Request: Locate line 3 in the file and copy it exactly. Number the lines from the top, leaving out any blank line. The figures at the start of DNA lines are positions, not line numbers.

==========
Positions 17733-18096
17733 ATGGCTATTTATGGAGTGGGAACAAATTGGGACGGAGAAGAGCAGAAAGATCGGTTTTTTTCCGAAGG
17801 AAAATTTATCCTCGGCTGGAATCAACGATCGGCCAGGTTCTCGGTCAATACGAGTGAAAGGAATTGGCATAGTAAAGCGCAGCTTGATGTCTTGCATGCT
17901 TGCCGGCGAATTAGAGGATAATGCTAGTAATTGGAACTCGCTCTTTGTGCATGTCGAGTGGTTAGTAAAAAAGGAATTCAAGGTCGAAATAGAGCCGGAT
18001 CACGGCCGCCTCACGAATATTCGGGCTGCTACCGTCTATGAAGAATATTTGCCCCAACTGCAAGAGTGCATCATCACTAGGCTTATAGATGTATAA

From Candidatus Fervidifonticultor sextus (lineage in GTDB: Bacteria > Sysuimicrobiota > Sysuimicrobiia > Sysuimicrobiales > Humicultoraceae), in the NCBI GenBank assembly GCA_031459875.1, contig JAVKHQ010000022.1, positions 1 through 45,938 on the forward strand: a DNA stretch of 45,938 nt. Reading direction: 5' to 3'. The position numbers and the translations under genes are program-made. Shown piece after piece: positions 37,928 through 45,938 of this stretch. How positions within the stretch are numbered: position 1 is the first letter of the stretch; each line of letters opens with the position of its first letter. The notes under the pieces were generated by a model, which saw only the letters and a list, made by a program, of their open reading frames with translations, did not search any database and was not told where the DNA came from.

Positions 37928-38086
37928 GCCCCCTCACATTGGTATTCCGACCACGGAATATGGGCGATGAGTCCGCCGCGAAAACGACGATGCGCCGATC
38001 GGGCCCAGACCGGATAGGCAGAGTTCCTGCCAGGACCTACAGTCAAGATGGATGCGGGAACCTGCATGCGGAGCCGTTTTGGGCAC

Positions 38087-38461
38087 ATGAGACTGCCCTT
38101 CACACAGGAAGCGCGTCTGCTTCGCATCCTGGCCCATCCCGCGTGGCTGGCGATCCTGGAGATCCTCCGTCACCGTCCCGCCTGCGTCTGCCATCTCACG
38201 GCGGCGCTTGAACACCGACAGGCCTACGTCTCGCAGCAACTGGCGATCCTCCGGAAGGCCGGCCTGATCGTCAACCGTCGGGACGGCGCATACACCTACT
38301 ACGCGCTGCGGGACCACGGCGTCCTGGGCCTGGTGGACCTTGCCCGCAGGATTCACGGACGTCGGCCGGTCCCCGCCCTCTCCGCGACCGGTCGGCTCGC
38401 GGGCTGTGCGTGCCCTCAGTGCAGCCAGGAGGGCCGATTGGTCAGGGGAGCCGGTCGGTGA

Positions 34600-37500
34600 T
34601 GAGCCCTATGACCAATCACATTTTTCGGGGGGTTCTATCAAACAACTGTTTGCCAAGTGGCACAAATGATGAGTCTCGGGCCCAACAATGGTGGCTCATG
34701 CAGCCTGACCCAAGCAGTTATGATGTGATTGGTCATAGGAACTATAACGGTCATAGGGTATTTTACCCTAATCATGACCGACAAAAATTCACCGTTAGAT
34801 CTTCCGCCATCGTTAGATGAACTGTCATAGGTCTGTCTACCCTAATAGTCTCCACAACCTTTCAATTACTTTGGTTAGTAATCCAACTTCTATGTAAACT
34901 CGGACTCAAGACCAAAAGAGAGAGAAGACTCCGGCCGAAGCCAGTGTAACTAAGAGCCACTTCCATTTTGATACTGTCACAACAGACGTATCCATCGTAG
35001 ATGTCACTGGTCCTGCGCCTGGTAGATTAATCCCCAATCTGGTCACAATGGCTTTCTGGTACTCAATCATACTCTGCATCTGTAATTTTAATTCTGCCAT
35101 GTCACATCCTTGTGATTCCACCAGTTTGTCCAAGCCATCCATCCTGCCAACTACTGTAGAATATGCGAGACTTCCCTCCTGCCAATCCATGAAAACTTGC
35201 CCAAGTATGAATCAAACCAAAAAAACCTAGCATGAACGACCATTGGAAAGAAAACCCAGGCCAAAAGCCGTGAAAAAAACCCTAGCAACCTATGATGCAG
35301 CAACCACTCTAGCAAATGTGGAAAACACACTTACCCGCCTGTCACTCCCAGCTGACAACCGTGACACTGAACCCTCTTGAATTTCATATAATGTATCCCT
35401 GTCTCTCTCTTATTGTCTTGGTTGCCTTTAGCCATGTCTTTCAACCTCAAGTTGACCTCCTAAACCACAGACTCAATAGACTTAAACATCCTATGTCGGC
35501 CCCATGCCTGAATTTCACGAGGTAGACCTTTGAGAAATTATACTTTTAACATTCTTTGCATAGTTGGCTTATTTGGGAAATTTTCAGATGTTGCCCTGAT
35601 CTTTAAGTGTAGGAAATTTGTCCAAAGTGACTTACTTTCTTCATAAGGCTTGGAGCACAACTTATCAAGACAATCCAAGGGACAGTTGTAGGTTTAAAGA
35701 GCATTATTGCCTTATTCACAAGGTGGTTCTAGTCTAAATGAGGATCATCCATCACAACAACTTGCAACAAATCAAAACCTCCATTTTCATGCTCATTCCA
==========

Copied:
17801 AAAATTTATCCTCGGCTGGAATCAACGATCGGCCAGGTTCTCGGTCAATACGAGTGAAAGGAATTGGCATAGTAAAGCGCAGCTTGATGTCTTGCATGCT